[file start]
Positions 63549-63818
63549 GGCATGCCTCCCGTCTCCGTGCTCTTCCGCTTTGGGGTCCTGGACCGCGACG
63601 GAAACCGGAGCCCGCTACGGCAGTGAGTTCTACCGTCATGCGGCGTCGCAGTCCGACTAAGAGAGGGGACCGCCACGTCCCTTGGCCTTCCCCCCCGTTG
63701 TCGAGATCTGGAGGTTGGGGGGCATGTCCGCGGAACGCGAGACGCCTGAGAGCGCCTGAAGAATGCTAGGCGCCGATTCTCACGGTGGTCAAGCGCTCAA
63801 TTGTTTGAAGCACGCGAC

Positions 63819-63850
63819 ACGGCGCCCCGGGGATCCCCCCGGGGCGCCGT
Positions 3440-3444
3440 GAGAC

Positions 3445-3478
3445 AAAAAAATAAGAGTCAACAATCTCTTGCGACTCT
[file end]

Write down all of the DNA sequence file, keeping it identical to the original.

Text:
Positions 63549-63818
63549 GGCATGCCTCCCGTCTCCGTGCTCTTCCGCTTTGGGGTCCTGGACCGCGACG
63601 GAAACCGGAGCCCGCTACGGCAGTGAGTTCTACCGTCATGCGGCGTCGCAGTCCGACTAAGAGAGGGGACCGCCACGTCCCTTGGCCTTCCCCCCCGTTG
63701 TCGAGATCTGGAGGTTGGGGGGCATGTCCGCGGAACGCGAGACGCCTGAGAGCGCCTGAAGAATGCTAGGCGCCGATTCTCACGGTGGTCAAGCGCTCAA
63801 TTGTTTGAAGCACGCGAC

Positions 63819-63850
63819 ACGGCGCCCCGGGGATCCCCCCGGGGCGCCGT
Positions 3440-3444
3440 GAGAC

Positions 3445-3478
3445 AAAAAAATAAGAGTCAACAATCTCTTGCGACTCT